RUSKIN, Fla. - Fifty-six years ago on a battlefield in South Vietnam, Bob Field thought he was taking his last few breaths.
"I laid there for quite a while – maybe 40 or 45 minutes, and I said, ‘I’m starting to faint so I’m going to bleed out, I know it,’" Field recalled.
It was August 1965, and Field was in the midst of Operation Starlite, the first full-scale battle for the U.S. Marines in the Vietnam War. The enemy Vietcong, or ‘VC,’ he says, were relentless.
"We came into some pretty bad fire – mortar rounds and automatic weapons," he said.
Field’s legs were gravely wounded by mortar shells, and if it wasn’t for a young man named Robert O’Malley, he says he’d be dead.
"Somebody cleared that [landing zone] out, and took a lot of the VC with him," Field said. "He let the choppers come in to evacuate the wounded."
O’Malley, 22, single-handedly raced across open ground to attack a trench, killing eight Vietcong and allowing his squad to move closer to Field’s unit.
Bob Field (left) and Robert O’Malley (right) shared their photos.
"I was wounded a couple of times," O’Malley remembered. "Shrapnel here, shrapnel in my legs, in my lungs. But I didn’t need hospitalization. He needed it first, and not me."
Field’s life would be saved because of O’Malley, but for decades, he never got to say thank you.
"That was one of the things I had to do before I died, was I needed to meet this man," Field said.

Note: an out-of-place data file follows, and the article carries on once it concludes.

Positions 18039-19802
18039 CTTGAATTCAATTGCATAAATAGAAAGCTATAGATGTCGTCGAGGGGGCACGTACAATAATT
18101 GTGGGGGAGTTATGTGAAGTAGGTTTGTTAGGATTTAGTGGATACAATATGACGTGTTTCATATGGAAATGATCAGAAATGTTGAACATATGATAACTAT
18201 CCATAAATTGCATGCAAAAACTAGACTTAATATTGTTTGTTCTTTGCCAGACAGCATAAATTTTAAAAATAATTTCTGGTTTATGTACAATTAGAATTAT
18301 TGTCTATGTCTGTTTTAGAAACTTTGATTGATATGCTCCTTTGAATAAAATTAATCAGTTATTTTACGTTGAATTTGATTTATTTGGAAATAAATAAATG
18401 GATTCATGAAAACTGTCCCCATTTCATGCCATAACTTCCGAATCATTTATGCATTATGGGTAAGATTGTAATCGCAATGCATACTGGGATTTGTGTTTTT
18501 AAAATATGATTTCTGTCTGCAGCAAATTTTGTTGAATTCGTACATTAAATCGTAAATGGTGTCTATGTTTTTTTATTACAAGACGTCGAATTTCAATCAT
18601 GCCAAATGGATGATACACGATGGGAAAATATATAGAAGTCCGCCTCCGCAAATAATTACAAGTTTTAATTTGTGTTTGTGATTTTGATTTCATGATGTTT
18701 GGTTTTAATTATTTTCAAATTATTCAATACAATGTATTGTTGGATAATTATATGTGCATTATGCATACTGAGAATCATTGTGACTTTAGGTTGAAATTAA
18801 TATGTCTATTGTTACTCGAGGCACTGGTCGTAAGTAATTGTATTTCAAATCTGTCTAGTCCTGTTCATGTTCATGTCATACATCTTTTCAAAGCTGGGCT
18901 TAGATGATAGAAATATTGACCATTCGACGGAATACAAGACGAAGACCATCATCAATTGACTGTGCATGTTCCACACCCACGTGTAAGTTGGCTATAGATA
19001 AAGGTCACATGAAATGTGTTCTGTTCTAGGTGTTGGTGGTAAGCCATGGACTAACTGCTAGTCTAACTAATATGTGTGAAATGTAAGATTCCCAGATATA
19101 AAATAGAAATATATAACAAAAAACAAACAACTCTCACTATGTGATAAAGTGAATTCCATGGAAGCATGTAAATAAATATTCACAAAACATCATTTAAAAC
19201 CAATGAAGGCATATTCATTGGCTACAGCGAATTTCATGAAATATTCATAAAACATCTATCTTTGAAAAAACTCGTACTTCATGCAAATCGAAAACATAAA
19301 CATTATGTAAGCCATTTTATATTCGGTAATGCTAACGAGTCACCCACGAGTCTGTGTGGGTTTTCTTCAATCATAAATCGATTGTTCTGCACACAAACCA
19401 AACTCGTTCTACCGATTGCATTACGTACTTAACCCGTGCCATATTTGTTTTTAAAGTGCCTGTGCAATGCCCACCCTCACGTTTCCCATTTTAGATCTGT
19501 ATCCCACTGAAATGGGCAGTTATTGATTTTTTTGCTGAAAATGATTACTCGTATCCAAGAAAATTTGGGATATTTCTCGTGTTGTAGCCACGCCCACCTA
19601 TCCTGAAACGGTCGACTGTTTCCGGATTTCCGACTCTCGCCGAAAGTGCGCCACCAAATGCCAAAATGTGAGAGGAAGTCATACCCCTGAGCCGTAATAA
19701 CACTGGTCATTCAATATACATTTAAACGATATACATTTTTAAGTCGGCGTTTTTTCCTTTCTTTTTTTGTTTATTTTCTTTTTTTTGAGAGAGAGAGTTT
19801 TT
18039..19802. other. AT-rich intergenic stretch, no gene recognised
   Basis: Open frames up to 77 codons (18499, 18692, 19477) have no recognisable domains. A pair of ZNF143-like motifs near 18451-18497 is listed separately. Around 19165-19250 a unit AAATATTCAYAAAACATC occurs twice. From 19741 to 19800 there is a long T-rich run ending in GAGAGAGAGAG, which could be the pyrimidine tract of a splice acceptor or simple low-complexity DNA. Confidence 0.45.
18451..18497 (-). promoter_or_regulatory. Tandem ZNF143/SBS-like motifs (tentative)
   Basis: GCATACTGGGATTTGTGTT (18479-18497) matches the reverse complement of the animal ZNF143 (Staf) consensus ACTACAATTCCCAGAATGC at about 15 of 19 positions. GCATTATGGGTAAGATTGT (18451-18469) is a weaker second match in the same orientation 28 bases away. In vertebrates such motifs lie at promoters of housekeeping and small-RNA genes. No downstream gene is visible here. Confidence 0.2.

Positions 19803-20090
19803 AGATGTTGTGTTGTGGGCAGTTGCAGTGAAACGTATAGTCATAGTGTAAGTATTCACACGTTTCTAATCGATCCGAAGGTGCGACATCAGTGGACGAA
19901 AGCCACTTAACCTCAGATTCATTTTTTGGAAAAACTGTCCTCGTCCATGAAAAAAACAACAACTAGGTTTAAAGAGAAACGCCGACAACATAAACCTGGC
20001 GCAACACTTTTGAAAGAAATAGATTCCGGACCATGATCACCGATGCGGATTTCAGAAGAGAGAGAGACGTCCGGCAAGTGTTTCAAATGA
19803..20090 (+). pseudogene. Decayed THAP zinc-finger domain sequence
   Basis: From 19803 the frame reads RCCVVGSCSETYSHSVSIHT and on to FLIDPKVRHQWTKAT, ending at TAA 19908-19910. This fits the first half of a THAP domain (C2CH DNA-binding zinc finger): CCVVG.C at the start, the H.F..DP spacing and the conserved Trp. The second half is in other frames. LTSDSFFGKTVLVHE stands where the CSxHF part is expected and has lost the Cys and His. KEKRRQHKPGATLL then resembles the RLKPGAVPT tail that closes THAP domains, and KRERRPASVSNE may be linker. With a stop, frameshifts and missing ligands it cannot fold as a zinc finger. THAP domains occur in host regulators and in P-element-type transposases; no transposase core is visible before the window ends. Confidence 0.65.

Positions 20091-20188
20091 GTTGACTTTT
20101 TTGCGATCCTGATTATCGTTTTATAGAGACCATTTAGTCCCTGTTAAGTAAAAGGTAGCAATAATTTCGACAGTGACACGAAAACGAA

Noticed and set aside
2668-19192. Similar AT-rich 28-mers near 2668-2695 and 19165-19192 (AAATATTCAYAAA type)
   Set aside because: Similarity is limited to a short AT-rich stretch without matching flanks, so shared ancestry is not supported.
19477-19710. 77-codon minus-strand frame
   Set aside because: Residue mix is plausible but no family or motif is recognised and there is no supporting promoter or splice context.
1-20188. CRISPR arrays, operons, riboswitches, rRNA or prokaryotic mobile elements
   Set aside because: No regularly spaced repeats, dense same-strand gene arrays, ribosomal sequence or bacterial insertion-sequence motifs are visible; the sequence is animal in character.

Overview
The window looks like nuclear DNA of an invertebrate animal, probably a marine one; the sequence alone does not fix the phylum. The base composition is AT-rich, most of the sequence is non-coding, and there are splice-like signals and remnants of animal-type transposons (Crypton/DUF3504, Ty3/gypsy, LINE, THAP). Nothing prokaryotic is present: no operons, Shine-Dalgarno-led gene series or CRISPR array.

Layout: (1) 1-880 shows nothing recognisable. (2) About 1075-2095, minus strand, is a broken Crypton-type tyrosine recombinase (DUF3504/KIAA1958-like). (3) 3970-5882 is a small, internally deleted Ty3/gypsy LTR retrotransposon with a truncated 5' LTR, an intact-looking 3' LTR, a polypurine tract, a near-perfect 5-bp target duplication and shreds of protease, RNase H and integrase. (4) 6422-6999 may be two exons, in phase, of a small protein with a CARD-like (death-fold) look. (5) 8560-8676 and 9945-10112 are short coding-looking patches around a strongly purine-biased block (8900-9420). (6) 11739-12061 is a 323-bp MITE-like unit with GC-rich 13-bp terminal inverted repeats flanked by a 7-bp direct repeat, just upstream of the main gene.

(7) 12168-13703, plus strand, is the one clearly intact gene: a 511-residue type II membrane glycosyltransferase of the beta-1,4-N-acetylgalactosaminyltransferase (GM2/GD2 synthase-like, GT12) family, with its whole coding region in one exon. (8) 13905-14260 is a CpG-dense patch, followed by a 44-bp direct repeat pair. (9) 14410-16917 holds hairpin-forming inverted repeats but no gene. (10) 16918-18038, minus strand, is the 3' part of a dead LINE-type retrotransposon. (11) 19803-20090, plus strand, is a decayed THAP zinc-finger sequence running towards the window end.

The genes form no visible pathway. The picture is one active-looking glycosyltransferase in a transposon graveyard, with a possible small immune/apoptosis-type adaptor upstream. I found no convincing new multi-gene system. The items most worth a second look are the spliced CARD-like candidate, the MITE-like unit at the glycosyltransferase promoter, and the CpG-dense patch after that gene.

At a VFW in Ruskin, it finally happened. Field, who is wheelchair-bound, was invited to come to the VFW to watch a football game alongside friends. He had no idea O’Malley was there inside to meet him.
As he approached his rescuer, O’Malley turned around to Field’s "about face" command.
From there, the tears flowed. And lots of conversation ensued.
Field learned of O’Malley’s role years ago, when he realized he was one of two men who received the Medal of Honor for their actions that day.
"I didn’t know Bob until I found out why this man got the Medal of Honor," Field said. "I didn’t know that he’d done what he did."
In December 1966, O’Malley had been invited to Washington DC for a ceremony in which he received the nation’s highest military honor. In his speech, President Johnson said in part, "Fifteen months ago, Sgt. Robert Emmett O’Malley did more than fight for honor. In a place of great danger, he ignored danger. Wounded, he refused to consider his own safety. At the risk of his own life, he shielded other men’s lives. Today I will give him the highest medal his nation can offer."
It’s an honor O’Malley still takes pride in today, even wearing it during his reunion with Field.
Two men forever connected by that day on the battlefield are now friends for life.